The first verifiable record however is from 1876 when a banker, Thomas V. Brocklehurst, brought back a pair of eastern gray squirrels from a business trip to America and released them in Henbury Park, near Macclesfield in Cheshire.
The Victorians clearly had no idea about the risks of introducing non-native species into England. The red squirrel was once abundant in here, but has declined mostly due to the arrival and spread of the eastern gray squirrel.
Eastern gray squirrels carry a disease which does not affect their health but often kills red squirrels. They are also more likely to eat unripened, green acorns, which is the red squirrel’s only source of food.
The red squirrel is now officially classed as Near Threatened in England. Last year it was estimated there could be less than 15,000 of them left in the UK.
Interesting Facts about Squirrel in General
1. The smallest type of squirrel is the African pygmy squirrel
The African pygmy squirrel is also known as the African dormouse, woodland dormouse, African dwarf dormouse, African pygmy dormouse, and the micro squirrel. It is found in the tropical rainforests in Cameroon, the Republic of the Congo, Equatorial Guinea, and Gabon.
The African pygmy squirrel is the world’s smallest squirrel measuring about 12–14 cm in total length including its tail.
2. The largest species of squirrel is the Indian giant squirrel
The Indian giant squirrel is also known as the black giant squirrel or the Malayan giant squirrel. It is an amazing multi-coloured squirrel and the largest species of squirrel in the world. They are only found in India, and can have a head and body measuring between 25-50cm and a tail of the same size or longer.
Indian giant squirrels can be found in a range of different colours from white, cream, beige, tan, red, maroon, brown, or black. They are usually cream coloured underneath with cream legs and their heads can be brown or beige. There are several subspecies of Indian giant squirrel which can be identified by their colour.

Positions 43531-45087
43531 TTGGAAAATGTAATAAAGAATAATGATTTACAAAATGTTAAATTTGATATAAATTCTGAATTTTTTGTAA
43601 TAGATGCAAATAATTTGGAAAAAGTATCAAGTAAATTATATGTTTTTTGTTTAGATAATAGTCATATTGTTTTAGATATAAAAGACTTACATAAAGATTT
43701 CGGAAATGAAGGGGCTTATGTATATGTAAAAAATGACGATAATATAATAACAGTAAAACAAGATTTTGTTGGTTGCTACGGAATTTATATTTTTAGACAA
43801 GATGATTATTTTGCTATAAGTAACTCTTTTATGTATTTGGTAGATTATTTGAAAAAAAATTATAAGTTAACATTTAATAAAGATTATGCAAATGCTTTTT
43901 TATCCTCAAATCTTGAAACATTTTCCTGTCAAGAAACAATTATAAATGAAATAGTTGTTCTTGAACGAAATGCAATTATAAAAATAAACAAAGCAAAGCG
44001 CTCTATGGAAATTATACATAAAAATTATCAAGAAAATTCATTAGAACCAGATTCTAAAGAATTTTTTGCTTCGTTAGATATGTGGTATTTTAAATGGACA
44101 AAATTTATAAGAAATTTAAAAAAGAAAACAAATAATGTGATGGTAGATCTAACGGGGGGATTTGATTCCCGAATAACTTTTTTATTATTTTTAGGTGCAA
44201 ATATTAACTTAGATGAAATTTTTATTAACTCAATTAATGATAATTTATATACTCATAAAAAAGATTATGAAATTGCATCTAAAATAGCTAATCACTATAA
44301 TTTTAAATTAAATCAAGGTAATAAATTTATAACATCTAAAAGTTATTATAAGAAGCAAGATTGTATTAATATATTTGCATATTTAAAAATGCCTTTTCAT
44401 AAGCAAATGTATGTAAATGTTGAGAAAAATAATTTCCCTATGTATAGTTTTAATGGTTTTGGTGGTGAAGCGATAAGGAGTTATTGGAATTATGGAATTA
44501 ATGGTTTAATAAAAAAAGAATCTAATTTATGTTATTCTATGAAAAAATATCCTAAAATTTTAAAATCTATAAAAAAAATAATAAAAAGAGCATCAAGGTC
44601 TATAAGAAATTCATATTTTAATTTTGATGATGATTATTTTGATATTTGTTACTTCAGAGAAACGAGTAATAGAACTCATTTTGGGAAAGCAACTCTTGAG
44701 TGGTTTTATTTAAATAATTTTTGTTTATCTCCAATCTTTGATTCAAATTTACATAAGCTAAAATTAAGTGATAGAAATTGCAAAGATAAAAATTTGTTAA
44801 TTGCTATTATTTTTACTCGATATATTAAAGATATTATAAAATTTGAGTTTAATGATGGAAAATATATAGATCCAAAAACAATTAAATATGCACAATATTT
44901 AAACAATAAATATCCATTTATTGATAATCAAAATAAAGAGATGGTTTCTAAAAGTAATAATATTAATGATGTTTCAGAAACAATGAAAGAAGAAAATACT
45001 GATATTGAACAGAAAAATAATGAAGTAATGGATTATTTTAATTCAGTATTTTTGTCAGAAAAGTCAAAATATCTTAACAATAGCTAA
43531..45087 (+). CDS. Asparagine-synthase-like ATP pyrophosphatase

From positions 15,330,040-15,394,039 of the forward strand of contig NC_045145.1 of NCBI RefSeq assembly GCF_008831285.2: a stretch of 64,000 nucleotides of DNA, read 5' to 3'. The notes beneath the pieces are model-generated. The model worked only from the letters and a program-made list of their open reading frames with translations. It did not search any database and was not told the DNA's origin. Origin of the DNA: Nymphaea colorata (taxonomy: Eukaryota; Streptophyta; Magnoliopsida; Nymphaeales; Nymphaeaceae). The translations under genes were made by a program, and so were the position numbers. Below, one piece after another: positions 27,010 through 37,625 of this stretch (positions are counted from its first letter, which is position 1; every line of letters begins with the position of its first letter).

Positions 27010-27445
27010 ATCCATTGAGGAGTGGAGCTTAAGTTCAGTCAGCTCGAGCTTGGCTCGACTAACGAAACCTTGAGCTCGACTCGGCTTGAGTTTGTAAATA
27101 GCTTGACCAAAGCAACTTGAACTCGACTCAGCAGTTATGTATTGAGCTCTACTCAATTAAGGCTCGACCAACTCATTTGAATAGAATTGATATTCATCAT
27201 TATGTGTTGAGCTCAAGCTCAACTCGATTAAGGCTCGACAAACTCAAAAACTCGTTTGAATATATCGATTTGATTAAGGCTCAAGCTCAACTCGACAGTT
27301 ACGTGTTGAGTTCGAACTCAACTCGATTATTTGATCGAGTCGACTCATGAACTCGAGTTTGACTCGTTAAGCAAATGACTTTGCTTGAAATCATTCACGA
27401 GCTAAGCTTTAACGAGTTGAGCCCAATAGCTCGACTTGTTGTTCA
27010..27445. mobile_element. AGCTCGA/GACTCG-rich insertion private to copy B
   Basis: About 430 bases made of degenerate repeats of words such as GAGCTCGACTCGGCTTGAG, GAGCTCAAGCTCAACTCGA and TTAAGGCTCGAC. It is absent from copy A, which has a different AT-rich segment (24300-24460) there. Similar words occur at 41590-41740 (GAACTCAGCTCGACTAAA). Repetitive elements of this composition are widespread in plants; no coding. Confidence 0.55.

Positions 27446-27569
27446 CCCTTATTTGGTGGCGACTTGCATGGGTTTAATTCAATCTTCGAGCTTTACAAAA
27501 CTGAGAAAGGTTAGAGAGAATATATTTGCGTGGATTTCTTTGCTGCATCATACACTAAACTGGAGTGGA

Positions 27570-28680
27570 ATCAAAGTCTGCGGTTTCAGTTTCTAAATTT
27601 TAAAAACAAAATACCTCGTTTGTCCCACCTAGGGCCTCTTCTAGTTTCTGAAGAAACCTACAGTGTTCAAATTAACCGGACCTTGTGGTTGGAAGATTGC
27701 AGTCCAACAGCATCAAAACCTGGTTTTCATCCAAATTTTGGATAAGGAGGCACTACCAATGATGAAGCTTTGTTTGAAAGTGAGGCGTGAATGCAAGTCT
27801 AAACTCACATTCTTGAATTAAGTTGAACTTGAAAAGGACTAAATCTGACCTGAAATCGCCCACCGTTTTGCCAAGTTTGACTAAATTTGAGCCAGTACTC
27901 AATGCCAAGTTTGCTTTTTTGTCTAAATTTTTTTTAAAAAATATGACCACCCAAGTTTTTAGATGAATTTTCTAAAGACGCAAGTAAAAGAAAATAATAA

3. Squirrels Maintain Their Body Temperatures by Sleeping in Groups
Squirrels group together in the winter to keep their body temperatures stable. They sleep in a communal arrangements where a group of squirrels are all touching so the heat is transferred between them.
4. Squirrels have large eyes allowing them to see what’s behind them
Squirrels have large eyes which are located on the side of their head in a high position. This means they can see not only what is in front of them but also part of what is behind them and above them. They can do this without even moving their heads, making it difficult to sneak up on them!
Interesting Facts about Squirrel: The Three Types of Squirrel
There are 285 squirrel species in the world which can be divided into three types of squirrel: ground squirrel, tree squirrel and flying squirrel.
1. Ground Squirrels
Ground squirrels live on the ground rather than in trees and are members of the rodent family. The term “ground squirrel” usually refers to medium sized ground squirrels since large ones are usually referred to as marmots or prairie dogs, whilst smaller ones are known as chipmunks.
2. Tree Squirrels
Tree squirrels live mostly in tree branches. They have longer tails than ground squirrels since they need to be able to balance when climbing trees. They also all have short fur, small rounded ears and no stripes. The red squirrel, the eastern gray squirrel and the fox squirrel are the most well known species of tree squirrel.
3. Flying Squirrel
There are fifty different species of flying squirrel. Flying squirrel are able to glide from one tree to another using a furry membrane like a parachute. The membrane stretches from their wrist to ankle and they have long tails to provide stability during flight.
Unlike other squirrels, flying squirrels are nocturnal. They build homes in tree holes, or rock crevices on cliffs, and cave ledges. Some also make nests high in trees where branches join the tree trunks. Most never leave the trees but the northern flying squirrel regularly descends to the ground to bury nuts.
Squirrel Appreciation Day
The 21st of January is Squirrel Appreciation Day!
Mark it in your calendar and make sure you appreciate the squirrels in Wandsworth!
Remember that January is a tough time of year for them as food is scarce and buried food may be inaccessible especially if the ground is frozen.